Forget this so-called sweet spot, when you go slow in order to sizzle a higher percentage of calories from fat: Burning more total calories at the highest intensity that you can sustain means you'll also burn more fat overall. For the biggest metabolism boost and quick weight-loss exercise results, "shoot for an eight or nine on an intensity scale of one to 10, where 10 is an all-out sprint," says lead researcher Christopher Perry, Ph.D., an exercise physiologist at the University of Guelph in Ontario, Canada. (Discover 8 other healthy ways to increase your metabolism.)
Push your VO2 max threshold.
When doing cardio, remember to push yourself to the max—your VO2 max, that is. This will train your body to use oxygen more efficiently. A good way to judge this is with the conversation test: If you are able to have a chat during your workout or even during your short rest period in an interval-training workout, you're not working hard enough.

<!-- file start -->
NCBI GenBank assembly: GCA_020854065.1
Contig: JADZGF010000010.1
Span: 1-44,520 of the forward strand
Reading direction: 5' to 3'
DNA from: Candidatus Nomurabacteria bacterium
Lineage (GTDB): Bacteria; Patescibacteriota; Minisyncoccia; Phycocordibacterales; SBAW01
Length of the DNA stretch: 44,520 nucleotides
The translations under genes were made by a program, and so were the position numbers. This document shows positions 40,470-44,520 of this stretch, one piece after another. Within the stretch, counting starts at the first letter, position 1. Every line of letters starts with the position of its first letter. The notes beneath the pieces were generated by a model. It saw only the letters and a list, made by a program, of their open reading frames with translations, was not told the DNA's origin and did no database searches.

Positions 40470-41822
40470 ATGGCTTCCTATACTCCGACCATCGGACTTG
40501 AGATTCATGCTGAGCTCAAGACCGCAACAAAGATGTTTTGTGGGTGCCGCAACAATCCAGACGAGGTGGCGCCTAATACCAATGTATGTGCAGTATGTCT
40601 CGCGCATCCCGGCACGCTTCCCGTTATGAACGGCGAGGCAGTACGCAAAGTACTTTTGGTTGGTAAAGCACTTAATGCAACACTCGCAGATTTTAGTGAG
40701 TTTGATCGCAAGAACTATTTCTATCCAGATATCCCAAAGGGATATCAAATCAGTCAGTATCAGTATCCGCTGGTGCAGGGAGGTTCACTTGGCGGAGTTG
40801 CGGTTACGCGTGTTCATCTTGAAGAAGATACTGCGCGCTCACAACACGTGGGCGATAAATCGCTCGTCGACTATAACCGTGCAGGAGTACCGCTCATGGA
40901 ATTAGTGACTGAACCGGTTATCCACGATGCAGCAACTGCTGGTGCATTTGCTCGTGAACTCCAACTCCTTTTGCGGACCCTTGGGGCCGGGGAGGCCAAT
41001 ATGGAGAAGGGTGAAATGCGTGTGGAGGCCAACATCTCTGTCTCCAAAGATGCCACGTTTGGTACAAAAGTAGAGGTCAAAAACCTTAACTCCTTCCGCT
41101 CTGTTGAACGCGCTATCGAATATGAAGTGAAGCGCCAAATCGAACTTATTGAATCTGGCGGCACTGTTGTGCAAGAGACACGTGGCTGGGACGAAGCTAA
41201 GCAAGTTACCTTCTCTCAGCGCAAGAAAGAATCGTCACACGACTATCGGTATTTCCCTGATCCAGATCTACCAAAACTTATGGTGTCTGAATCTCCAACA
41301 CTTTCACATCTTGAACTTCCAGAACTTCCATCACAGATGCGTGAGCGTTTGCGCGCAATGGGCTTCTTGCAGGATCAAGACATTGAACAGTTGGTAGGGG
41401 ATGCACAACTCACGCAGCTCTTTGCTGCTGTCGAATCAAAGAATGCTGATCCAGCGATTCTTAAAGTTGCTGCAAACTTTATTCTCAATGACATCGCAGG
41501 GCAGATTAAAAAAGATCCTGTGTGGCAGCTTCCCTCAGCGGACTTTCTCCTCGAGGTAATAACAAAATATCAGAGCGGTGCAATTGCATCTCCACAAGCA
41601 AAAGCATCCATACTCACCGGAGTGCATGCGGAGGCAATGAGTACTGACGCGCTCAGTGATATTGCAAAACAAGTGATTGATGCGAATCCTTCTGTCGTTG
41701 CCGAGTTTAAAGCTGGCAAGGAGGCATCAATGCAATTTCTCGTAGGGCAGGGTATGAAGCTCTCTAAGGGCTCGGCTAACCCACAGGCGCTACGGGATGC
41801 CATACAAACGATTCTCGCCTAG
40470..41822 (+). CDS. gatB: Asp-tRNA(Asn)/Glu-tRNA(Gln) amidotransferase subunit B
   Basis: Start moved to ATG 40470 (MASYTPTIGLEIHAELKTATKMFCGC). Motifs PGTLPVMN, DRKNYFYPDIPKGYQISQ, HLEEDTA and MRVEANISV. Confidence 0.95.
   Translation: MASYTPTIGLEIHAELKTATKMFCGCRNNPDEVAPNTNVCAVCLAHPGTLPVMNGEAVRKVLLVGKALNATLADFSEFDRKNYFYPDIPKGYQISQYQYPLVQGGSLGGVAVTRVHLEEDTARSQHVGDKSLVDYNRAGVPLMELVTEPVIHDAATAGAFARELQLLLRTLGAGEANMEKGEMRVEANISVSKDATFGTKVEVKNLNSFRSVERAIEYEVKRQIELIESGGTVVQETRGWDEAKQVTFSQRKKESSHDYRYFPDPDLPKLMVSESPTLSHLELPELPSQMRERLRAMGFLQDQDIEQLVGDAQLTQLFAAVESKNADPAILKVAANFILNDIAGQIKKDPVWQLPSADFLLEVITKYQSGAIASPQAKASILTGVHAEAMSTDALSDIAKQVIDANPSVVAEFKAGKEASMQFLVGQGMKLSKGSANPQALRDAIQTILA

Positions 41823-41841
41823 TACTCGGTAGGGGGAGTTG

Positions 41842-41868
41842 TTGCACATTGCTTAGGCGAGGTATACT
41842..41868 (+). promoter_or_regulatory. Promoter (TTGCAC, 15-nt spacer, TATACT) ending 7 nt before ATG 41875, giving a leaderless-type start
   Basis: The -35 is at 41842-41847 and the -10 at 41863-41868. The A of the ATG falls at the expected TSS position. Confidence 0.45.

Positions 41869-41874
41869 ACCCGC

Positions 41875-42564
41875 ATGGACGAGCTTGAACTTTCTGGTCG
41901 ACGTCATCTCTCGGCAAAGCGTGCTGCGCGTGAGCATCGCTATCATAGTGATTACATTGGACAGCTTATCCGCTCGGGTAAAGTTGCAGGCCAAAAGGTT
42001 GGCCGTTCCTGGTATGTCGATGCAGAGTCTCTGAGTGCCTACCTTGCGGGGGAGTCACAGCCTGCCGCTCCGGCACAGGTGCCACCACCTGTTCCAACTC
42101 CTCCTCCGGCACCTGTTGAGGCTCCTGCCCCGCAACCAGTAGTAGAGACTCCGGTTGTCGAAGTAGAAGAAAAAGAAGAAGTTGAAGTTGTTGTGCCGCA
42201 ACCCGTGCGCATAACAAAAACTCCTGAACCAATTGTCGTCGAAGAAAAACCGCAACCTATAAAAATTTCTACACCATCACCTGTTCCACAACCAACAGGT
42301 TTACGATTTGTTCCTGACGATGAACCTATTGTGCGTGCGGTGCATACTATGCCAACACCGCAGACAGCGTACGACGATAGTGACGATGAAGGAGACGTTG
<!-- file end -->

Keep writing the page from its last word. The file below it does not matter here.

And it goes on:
Consider compound exercises.
The best quick weight-loss exercises work multiple joints at once. Many lower-body moves hit the mark here, since they work the three largest muscle groups in your body: the quadriceps, hamstrings, and glutes. Challenging them will cause tiny tears in the muscle fibers, thus creating a large "after burn" effect post-workout, as your body requires a lot of energy to repair these tears. (Check out the science behind the afterburn effect.)
Tighten your abs with balancing tricks.